- Ridership(unlinked trips): +52%
- Operational cost per passenger trip: +66%
- Operational cost per vehicle mile: +6%
- Operational cost per vehicle hour: +16%
- APTA. "1st Quarter 2011 Ridership Report" (PDF).
- "Muth named interim director of CATS". Charlotte Area Transit System. December 18, 2014. Retrieved 26 April 2015.
- Harrison, Steve (December 8, 2014). "Carolyn Flowers leaving CATS for federal appointment". The Charlotte Observer. Retrieved 26 April 2015.
- The Source – Steve Hymon (2009-11-16). "Carolyn Flowers, Metro’s chief operating officer, resigns to take top transit job in Charlotte".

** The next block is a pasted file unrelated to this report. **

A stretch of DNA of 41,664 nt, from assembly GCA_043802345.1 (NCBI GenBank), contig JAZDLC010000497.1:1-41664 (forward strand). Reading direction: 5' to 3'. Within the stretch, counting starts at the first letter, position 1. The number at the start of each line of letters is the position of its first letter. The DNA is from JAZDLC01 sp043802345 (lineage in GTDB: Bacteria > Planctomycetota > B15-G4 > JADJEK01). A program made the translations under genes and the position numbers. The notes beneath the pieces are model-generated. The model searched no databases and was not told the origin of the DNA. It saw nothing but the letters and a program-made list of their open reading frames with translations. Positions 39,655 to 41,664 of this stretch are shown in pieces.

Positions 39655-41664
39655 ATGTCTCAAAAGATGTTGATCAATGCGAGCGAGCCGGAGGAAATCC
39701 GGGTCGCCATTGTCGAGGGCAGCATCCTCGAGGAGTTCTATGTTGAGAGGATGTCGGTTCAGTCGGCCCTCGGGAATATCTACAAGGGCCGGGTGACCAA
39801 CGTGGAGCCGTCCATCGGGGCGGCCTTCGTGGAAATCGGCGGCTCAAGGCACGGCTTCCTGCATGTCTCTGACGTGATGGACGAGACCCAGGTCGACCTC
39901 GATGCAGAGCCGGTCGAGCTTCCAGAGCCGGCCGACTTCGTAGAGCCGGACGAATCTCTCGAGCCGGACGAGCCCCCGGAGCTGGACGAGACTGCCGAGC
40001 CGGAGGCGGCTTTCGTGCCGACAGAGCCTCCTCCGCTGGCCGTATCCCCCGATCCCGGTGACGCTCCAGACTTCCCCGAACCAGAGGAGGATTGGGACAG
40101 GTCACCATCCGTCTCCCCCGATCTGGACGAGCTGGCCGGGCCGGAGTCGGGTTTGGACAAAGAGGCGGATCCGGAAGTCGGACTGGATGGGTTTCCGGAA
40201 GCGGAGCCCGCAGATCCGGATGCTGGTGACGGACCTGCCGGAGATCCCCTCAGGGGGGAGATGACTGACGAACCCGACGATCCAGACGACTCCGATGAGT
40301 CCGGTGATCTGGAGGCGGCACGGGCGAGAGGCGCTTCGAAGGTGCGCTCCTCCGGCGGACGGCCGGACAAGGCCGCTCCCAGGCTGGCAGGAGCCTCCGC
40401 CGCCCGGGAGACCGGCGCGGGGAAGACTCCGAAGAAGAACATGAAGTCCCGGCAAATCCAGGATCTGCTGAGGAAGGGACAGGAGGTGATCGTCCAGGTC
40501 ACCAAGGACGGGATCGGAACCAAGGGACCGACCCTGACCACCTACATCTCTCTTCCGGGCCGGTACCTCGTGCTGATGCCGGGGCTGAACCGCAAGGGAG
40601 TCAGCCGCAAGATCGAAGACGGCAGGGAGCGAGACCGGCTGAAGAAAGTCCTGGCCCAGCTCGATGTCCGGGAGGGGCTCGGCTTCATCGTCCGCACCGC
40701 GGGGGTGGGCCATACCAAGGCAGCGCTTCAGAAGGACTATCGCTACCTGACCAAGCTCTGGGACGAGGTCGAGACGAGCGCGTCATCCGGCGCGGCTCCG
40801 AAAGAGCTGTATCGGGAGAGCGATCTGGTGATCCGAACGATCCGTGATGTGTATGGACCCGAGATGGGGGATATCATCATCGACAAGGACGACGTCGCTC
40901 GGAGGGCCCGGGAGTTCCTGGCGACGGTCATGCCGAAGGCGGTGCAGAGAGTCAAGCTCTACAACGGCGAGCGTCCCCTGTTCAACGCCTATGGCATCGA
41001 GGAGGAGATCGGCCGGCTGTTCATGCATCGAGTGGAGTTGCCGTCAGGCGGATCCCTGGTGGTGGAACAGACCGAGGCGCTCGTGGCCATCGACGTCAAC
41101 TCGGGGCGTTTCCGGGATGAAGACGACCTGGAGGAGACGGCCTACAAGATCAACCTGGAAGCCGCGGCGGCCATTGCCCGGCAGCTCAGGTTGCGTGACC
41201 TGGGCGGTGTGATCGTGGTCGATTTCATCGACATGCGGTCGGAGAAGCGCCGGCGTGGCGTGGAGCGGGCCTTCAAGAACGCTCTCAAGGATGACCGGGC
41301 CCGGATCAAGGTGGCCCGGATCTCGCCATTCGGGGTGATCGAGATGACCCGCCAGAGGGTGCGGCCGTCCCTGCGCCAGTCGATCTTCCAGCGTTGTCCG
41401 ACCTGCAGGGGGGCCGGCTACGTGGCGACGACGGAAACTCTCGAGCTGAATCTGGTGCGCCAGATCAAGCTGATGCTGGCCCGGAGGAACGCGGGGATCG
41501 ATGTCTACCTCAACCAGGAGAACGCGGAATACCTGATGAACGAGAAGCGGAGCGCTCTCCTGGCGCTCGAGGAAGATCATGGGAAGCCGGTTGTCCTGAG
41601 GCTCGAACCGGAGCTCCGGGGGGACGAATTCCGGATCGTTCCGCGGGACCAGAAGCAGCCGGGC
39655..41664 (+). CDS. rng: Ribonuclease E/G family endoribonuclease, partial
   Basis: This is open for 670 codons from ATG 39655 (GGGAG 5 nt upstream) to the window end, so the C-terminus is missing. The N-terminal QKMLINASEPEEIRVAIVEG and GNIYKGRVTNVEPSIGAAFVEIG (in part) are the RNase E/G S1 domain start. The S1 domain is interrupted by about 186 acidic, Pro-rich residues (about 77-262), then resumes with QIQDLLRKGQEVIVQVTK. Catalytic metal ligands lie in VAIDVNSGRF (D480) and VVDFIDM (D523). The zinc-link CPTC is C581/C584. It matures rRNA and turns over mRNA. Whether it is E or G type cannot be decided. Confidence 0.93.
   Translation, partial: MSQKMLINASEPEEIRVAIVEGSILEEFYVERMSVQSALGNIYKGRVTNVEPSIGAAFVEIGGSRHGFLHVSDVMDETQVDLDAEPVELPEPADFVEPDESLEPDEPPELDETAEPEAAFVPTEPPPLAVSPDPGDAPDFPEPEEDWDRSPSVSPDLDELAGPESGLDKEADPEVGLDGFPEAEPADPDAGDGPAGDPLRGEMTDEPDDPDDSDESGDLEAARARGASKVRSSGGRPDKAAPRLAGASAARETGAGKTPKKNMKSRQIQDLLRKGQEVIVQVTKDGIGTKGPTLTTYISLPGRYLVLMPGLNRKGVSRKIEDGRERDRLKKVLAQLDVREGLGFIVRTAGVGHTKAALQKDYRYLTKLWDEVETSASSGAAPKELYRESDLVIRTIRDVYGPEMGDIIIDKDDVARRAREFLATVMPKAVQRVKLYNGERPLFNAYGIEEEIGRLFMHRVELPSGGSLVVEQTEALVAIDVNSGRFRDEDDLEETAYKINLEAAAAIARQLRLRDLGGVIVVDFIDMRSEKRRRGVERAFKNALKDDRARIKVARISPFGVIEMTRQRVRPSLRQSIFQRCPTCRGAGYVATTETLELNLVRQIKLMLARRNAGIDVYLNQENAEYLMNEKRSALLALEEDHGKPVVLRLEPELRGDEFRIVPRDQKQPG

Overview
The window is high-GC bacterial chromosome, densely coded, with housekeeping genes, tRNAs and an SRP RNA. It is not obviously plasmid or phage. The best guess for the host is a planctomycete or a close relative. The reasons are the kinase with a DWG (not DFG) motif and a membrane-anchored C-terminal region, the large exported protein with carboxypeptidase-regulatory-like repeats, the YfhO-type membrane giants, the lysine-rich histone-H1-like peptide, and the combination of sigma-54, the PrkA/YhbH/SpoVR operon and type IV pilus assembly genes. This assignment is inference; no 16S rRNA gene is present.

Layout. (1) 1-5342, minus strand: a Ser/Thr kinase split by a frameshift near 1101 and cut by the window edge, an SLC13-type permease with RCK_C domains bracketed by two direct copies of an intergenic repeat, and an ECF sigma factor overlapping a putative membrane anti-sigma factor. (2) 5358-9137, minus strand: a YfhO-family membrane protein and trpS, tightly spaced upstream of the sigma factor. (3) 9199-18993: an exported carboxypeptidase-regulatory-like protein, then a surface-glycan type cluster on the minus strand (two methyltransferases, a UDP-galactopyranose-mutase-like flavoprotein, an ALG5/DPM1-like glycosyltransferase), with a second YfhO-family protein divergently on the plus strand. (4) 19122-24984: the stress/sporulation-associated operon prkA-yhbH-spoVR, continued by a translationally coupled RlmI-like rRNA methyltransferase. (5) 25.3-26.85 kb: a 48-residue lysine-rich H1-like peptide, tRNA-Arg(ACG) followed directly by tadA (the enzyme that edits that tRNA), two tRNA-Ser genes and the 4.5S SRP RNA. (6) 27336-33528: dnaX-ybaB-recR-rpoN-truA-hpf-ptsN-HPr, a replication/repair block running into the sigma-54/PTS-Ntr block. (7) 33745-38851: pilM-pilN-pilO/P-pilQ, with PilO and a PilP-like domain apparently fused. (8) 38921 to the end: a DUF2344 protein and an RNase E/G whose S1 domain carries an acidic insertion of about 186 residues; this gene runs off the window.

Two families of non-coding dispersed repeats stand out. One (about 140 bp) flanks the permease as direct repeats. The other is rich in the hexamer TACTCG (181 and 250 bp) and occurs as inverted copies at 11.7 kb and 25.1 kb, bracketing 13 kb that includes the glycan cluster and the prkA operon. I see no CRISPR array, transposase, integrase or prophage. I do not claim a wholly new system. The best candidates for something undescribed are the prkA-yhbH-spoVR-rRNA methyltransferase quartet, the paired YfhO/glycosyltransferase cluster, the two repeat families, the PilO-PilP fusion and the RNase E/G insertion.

- The Charlotte Observer – Steve Harrison (2007-08-19). "How Well is the Bus System Working?".
- "Charlotte Area Transit System – Fast Facts". Charmeck.org. Retrieved 12 April 2012.
- Welcome Aboard Sprinter!, Charlotte Area Transit System. Retrieved 2015-02-15.